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New Report Indicates Oklahoma Recreational Cannabis Could Generate Upwards of $500M

By: Buz Deliere | February 6, 2023


One month from now, Oklahomans will vote on a historic and potentially game-changing ballot measure that could legalize recreational cannabis use for adults aged 21 years and up. State Question 820 aims to make Oklahoma the latest in a growing number of states to embrace this significant move toward greater access to medical marijuana.


With the Oklahoma vote on adult-use cannabis legalization fast approaching, this new report released by the Yes On 820 campaign may sway voters in its favor. It highlights numerous economic advantages that could be seen throughout all of Oklahoma should it pass — such as increased state revenue and job growth within the state's growing marijuana industry.


An in-depth study conducted by Vicente Sederberg LLP and the Oklahoma Cannabis Industry Association confirms that if State Question 820 passes, it could result in a staggering $821 million influx for Oklahoma's economy via taxes from medical and recreational use of marijuana.



A proposed 15% excise tax on recreational cannabis sales is projected to generate $434 million in new state revenue, adding up to a whopping total of over $821 million from taxes alone. Over the course of 5 years, experts anticipate an abundance of medical and adult-use sales reaching nearly 4 billion dollars!


The report suggests the potential for recreational cannabis sales to begin as early as 2023, but more realistically by January 2024. The report also signals that the Oklahoma market is projected to reach maturity in 2028, at which point experts anticipate the rate of tax revenue will be lower than in other states due to intense competition and free-market forces. However, some suggest that this conservative projection may not reflect all possibilities and could therefore underestimate total tax revenues for the state in later years.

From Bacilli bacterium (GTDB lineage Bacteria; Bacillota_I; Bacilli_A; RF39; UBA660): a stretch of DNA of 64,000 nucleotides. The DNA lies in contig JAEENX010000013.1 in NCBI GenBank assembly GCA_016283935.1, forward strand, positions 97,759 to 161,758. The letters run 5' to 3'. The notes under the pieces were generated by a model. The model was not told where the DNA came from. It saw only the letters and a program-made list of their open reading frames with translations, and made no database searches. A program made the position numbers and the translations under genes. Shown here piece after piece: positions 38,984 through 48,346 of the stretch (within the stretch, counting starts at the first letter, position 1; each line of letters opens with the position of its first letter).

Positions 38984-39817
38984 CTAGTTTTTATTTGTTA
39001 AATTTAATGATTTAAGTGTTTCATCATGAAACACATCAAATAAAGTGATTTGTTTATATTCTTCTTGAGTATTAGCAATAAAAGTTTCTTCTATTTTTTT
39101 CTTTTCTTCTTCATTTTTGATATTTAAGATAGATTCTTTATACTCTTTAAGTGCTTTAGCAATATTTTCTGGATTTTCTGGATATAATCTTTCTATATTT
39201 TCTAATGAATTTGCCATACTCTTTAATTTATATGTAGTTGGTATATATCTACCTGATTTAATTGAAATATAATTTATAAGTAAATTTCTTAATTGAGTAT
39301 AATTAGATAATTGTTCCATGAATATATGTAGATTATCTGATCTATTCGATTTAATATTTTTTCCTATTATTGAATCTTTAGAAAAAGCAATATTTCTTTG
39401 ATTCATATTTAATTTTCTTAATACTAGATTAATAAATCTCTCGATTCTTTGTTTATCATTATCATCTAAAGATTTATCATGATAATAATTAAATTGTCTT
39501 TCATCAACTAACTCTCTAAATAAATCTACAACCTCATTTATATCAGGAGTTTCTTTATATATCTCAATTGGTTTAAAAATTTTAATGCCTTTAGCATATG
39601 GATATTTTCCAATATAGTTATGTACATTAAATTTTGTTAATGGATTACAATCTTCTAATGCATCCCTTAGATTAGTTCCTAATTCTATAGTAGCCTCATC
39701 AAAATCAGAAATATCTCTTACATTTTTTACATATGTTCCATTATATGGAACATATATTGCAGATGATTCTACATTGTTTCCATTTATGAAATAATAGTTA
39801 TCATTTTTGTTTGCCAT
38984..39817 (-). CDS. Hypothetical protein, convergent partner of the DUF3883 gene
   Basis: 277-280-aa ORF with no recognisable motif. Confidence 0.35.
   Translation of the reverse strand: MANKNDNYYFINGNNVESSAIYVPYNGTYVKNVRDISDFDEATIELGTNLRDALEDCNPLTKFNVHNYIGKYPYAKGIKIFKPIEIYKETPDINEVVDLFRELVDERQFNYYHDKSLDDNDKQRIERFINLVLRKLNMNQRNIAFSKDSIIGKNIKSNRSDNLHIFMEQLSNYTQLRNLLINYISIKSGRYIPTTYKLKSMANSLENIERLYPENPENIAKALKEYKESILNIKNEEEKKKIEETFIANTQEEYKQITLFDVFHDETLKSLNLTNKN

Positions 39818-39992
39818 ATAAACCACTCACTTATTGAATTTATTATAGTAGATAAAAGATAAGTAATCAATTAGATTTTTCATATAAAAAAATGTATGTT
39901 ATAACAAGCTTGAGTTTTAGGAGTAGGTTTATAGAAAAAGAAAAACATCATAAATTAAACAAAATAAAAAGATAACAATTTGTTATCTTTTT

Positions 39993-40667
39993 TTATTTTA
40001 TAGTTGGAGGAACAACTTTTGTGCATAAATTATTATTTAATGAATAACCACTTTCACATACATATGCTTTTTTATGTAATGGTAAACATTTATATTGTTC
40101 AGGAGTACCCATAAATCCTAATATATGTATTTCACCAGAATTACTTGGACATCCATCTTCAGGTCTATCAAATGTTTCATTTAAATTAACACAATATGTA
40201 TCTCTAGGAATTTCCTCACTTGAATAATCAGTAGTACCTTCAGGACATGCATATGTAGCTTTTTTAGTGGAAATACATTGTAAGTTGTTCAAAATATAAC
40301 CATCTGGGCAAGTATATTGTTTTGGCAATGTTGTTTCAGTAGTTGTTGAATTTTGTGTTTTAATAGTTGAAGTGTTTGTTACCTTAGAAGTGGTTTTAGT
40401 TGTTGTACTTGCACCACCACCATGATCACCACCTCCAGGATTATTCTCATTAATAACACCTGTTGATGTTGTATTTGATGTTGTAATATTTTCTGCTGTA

Oklahoma's medical cannabis market is surging with growth, as the state holds its place at the top in the patient-to-population rate. With such strong numbers since legalization was first approved two years ago, many are calling for recreational use to be legalized next - a logical step that could bring even more notable success stories from this already impressive sector of the economy.

Yes on 820's Campaign Manager, Michelle Tilley has stressed the importance of every vote in next month's special election, emphasizing that it would be foolish to assume this ballot initiative will pass without full voter participation. Without a massive effort from Oklahomans backing their cause, the future could remain uncertain.

Despite a swell of momentum, Oklahoma cannabis legalization has seen notable opposition. This coalition which includes former governor Frank Keating and Tulsa County District Attorney Steve Kunzweiler argues the potential harms could outweigh the benefits for Oklahomans with their newly-formed Protect Our Kids No 820 initiative.


Despite the lack of research displaying any danger posed to adults by using cannabis, 2 News Oklahoma reported that District Attorney Steve Kunzweiler warned against its use due to safety concerns for both children and adults. He emphasized that regulation of these substances has yet to meet what was initially promised, highlighting further reasons why this is an urgent matter in need of attention.



Tilley argued that SQ 820 if passed, will be advantageous to our state's children by subjecting products and services to the utmost safety standards. Additionally, new revenue generated would directly benefit education in Oklahoma with much-needed funding support.


Discussions about the potential impacts of legal recreational cannabis on youth consumption have been ongoing for years, but new research indicates that these concerns may be unfounded. A study conducted in 2022 found no correlation between state policy and risk perception among children when it came to marijuana use – with individual-level characteristics proving instead to be more influential in determining attitudes toward the substance.


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